Daytime predators?

Discussion in 'Predators and Pests' started by raro, Aug 23, 2010.

  1. raro

    raro Out Of The Brooder

    84
    3
    41
    Aug 9, 2010
    I've heard a lot about nighttime preditors, but that's not an issue for my hens. I am wondering what kinds of daytime preditors would I have to watch out for? I've seen what look like hawks or even eagles up in the sky on occasion, and I saw a couple of raccoons a while back crossing my yard. I did find a 6-foot black racer snake in my garden. I live in the suburbs of northern Virginia area, and although there is a "common" area in my neighborhood, it's more of a park than a woods. But the other predators I'm reading about (coyotes, bobcats) I don't have to deal with, and others like raccoons tend to only come out at night...right?! I'm just wondering how secure hardware cloth is against whatever is out there.
     
  2. SparksNV

    SparksNV Chillin' With My Peeps

    699
    3
    121
    Jun 13, 2010
    Spanish Springs, NV
    neighborhood dogs & cats & kids

    I am dealing with a neighbor's cat right now - thinking about coyote urine but waiting on feedback from others if it will bother the gals...

    carol
     
  3. theFox

    theFox Chillin' With My Peeps

    Sep 21, 2009
    Standish, Maine
    Also any normally night time predator that is hungry, has hungry young, or is sick.
     
  4. raro

    raro Out Of The Brooder

    84
    3
    41
    Aug 9, 2010
    Well, as to the neighbor kids, cats, and dogs, I have a 6-foot high fence around my back yard, and my chickens only range in the run area. Nobody, furry or skin, comes into the backyard, because it's so small and boring, I guess. I wouldn't have thought of the hawks except that I read about attacks here, and I'd be willing to bet they would love a chicken buffet.

    I have a very ridiculous set-up that I'm going to take pictures of at some point. My chickens are under the deck, which is surrounded on all sides by lattice. I also made what my kids call "the Cube" out of PVC pipe and hardware cloth, and attached it to the lattice and punched a hole so they could go from the under-porch area to the Cube. I had originally made an A-frame out of PVC pipe, but I thought it was too small. So my kids suggested that instead of wasting it, I could add it to the Cube. So basically, my chickens have a habittrail. Fortunately, it's out of sight of the neighbors. But determined raccoons could get in, I think?
     
  5. gaillardia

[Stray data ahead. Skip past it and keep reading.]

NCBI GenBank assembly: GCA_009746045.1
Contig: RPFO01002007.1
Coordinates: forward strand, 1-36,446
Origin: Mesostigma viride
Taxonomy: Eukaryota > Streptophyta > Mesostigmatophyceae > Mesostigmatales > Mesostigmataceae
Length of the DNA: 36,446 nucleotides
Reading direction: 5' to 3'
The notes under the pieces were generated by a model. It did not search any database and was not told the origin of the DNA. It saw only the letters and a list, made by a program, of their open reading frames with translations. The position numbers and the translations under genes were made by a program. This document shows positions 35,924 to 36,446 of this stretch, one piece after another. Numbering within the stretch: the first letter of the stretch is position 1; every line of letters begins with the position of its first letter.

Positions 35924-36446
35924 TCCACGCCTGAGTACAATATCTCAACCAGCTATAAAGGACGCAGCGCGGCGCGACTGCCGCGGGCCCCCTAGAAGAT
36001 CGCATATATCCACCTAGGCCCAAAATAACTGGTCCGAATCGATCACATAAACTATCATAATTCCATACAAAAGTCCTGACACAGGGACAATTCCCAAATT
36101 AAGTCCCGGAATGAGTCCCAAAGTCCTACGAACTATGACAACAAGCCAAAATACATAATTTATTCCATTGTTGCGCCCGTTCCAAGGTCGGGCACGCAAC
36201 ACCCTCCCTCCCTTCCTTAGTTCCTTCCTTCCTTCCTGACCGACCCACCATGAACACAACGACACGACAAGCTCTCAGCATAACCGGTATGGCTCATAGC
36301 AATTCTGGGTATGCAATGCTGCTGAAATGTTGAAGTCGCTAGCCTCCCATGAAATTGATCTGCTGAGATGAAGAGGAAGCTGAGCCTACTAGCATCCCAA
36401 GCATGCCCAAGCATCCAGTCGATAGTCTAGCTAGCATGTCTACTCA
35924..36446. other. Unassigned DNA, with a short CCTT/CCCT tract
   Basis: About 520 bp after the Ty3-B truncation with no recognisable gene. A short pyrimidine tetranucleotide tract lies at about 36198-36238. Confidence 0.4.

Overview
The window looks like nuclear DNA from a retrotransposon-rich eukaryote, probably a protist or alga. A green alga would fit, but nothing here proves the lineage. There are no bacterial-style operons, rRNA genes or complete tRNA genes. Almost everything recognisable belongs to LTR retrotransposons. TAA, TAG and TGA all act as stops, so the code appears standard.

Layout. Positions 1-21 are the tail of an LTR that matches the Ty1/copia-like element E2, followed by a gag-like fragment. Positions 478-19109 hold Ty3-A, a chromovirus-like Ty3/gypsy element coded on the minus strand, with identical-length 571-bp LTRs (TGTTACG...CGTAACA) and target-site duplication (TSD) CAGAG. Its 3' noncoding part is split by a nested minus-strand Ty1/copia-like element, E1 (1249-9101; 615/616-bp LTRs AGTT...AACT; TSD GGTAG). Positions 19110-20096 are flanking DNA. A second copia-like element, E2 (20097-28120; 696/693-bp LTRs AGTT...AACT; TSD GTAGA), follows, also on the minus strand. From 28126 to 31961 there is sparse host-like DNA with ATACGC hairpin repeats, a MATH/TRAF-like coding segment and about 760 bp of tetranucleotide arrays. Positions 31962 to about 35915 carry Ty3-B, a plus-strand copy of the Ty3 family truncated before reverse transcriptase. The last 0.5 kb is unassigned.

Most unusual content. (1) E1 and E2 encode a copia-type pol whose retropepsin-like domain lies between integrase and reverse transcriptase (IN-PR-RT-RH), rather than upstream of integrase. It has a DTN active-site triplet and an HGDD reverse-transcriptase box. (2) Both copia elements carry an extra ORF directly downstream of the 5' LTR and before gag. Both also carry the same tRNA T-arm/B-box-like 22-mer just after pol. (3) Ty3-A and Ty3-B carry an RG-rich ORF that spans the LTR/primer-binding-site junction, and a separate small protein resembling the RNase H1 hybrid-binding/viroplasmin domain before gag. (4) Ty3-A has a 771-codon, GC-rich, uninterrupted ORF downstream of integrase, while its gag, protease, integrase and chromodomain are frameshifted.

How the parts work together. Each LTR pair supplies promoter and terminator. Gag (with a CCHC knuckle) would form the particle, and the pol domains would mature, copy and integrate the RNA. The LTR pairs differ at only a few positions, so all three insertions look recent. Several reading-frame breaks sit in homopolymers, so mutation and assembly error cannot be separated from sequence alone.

gaillardia Chillin' With My Peeps

    115
    0
    109
    Apr 20, 2010
    Larkspur, CO
    I have just lost 3 of my lovely birds, in the middle of the day, to a coyote. I was free ranging, but after the second loss, I built a run and only let them out when I am home. I lost my favorite girl today when I was just 20 feet away. I thought they only hunted at night.
     
  6. theFox

    theFox Chillin' With My Peeps

    Sep 21, 2009
    Standish, Maine
    A six foot high fence is not a barrier to several predators, for example a raccoon can and will climb such a fence as will many others.

    There have been cases of canine and feline family members leaping over such a fence.
     
  7. Bat Cave Silkies

    Bat Cave Silkies Chillin' With My Peeps

    1,330
    11
    151
    Feb 11, 2010
    Bat Cave, NC
    Hardware cloth, when installed properly, is an excellent deterrent to both daytime & nighttime predators. Haven't lost a single bird since I switched EVERYTHING to hardware cloth
     
  8. 21chicks

    21chicks Out Of The Brooder

    15
    0
    22
    Dec 2, 2009
    Harwood
    I live in Maryland and we've had a couple dozen chickens go missing (and their eggs) over the past year. It always happens during the afternoon. We've also had several fox sightings- all during the day. A neighbor/ farmer seems to think that the foxes have adapted to day-time hunting and hiding techniques. I wouoldn't rule out coyotes either.
     
  9. raro

    raro Out Of The Brooder

    84
    3
    41
    Aug 9, 2010
    Coyotes?! In Virginia?! I always thought they were western creatures. But thanks, guys, this gives me more knowledge to work with.
     
  10. Stevo

    Stevo Chillin' With My Peeps

    359
    5
    121
    Apr 14, 2010
    Howell, NJ
    Coyotes and fox will take your birds during the day. Also Hawks. Coons and Skunk are your nite time prowlers. Predators are and always be our arch enemy. We just need to accept that we will loose some birds if we freerange.

    Now I have found that if you do a limited freerange as to unlimited the toll goes up. Chickens that are allowed to run at will all day everyday tend to be more predator wary then the casual yard roamer. They fly better and keep a keener eye out for them.
     
    1 person likes this.

BackYard Chickens is proudly sponsored by